The World Distribution of Productivity: Country TFP Choice in a Nelson-Phelps Economy

Erika Färnstrand Damsgaard, Per L. Krusell
2010 Social Science Research Network  
This paper builds a theory of the shape of the distribution of total-factor productivity (TFP) across countries. The distribution of productivity across countries is arguably twin-peaked in the data, and the proposed theory presents conditions under which twin-peakedness is an equilibrium outcome. We construct a stochastic dynamic general equilibrium model where world growth is endogenous and driven by investments in TFP. All countries invest in TFP in order to increase their productivity, and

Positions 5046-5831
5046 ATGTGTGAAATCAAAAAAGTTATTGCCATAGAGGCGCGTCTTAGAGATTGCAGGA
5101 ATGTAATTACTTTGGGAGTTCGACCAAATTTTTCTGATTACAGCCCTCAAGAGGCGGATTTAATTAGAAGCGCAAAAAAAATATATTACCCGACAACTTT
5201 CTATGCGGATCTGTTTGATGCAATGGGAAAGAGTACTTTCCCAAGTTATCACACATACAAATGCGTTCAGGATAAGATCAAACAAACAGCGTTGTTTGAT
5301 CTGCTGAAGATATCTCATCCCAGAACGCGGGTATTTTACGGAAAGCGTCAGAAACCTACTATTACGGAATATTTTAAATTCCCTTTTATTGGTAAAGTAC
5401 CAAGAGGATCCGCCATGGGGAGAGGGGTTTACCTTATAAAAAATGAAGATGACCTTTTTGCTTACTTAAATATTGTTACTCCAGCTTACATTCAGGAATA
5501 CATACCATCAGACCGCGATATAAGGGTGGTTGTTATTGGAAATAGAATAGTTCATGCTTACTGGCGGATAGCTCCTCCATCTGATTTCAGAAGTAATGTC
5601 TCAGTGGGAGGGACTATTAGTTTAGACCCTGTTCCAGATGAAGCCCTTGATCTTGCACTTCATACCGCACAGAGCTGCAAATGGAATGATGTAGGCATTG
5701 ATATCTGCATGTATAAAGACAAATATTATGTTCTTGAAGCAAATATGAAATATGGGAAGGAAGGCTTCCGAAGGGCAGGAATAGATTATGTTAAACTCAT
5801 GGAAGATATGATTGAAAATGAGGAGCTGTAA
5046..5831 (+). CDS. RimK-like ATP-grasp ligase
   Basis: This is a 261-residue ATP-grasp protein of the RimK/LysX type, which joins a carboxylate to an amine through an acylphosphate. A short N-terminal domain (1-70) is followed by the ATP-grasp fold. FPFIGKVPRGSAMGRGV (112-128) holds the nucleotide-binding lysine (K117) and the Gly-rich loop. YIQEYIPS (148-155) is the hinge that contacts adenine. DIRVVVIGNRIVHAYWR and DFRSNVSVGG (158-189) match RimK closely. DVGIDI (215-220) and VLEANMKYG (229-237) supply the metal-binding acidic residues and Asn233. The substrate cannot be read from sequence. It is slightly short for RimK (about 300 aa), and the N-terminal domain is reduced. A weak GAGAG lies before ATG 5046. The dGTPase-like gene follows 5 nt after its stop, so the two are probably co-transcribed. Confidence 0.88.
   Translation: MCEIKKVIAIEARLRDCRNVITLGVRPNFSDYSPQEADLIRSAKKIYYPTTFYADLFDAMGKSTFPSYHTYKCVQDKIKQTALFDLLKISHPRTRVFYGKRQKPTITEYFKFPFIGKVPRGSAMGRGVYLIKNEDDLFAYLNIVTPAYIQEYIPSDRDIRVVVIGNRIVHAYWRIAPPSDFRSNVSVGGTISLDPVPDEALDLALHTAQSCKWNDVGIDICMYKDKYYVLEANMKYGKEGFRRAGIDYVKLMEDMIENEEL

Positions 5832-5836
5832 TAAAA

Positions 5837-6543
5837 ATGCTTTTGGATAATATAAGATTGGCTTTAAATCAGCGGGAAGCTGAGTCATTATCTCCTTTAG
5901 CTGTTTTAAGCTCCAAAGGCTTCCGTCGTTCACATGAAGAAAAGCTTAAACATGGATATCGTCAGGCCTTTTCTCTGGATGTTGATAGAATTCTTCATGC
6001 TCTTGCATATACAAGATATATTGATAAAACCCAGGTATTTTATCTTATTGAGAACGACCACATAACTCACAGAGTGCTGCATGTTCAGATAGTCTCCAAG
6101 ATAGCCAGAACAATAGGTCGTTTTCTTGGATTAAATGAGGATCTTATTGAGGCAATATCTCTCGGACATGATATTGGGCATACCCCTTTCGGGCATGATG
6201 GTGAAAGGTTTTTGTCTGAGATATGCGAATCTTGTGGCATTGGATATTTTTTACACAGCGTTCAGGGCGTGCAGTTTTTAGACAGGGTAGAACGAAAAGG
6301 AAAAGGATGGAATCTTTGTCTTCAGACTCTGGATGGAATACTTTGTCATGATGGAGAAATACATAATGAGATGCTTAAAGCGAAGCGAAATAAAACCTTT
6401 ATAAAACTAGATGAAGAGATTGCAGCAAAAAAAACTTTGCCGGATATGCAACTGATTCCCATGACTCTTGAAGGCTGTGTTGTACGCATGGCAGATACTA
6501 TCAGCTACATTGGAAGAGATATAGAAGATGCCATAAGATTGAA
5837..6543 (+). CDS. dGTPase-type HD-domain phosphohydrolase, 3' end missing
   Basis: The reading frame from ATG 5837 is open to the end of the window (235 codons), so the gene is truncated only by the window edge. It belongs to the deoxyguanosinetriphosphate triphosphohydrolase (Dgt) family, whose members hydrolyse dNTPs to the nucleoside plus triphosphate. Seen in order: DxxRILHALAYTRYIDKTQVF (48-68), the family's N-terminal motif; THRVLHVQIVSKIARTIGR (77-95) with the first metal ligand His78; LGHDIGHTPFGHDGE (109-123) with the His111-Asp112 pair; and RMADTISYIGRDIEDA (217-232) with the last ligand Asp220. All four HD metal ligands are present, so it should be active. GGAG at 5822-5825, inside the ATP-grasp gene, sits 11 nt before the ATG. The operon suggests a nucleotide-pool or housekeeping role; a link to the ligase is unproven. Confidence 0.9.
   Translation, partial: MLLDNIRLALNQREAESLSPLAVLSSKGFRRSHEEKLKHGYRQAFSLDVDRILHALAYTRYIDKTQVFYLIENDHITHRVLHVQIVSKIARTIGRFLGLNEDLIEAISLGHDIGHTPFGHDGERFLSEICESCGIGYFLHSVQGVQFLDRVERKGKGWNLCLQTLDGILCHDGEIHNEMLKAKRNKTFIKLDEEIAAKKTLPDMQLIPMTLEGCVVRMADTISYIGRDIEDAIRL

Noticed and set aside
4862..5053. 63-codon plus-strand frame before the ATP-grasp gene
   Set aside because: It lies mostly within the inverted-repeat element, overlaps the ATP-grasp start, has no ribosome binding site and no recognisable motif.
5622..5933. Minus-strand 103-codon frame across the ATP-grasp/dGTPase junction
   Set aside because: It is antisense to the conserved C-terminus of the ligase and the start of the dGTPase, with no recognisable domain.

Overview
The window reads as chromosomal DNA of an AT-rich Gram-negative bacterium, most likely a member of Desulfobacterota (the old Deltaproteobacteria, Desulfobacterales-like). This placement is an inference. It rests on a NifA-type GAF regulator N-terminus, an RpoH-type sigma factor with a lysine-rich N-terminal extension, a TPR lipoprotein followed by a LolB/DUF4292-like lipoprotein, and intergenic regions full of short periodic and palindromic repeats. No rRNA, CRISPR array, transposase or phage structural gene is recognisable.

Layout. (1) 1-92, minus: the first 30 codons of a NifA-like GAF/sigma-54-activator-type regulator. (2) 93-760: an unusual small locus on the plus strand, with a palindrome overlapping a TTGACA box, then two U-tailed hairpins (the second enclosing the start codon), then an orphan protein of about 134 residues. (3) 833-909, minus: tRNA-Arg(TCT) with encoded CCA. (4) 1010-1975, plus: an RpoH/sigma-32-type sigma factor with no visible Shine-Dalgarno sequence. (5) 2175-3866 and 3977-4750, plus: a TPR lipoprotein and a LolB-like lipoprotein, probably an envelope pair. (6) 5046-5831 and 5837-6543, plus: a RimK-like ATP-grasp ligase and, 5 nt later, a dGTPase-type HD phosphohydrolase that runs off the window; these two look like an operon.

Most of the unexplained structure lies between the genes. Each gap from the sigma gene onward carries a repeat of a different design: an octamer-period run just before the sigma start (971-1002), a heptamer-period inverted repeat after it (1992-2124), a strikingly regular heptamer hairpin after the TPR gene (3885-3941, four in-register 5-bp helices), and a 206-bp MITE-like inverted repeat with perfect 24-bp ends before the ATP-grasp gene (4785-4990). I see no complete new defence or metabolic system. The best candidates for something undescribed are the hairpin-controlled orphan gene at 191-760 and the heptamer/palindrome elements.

more » ... ach country internalizes the dynamic effects of its own TFP accumulation, i.e., through its own investment. In addition, there are technology spillovers across countries, modeled according to the Nelson-Phelps specification. We find that even under the assumption that all countries have identical technologies for TFP accumulation, the world distribution of TFP across countries can be asymmetric; it is twin-peaked, or bimodal. More specifically, twin-peaked world distributions of TFP arise if the catch-up term in the Nelson-Phelps equation is sufficiently weak. If, on the other hand, technological catch-up is important, the world distribution of TFP is unimodal.
doi:10.2139/ssrn.1693765 fatcat:irx4kcwadbgrplqo5j4njqityq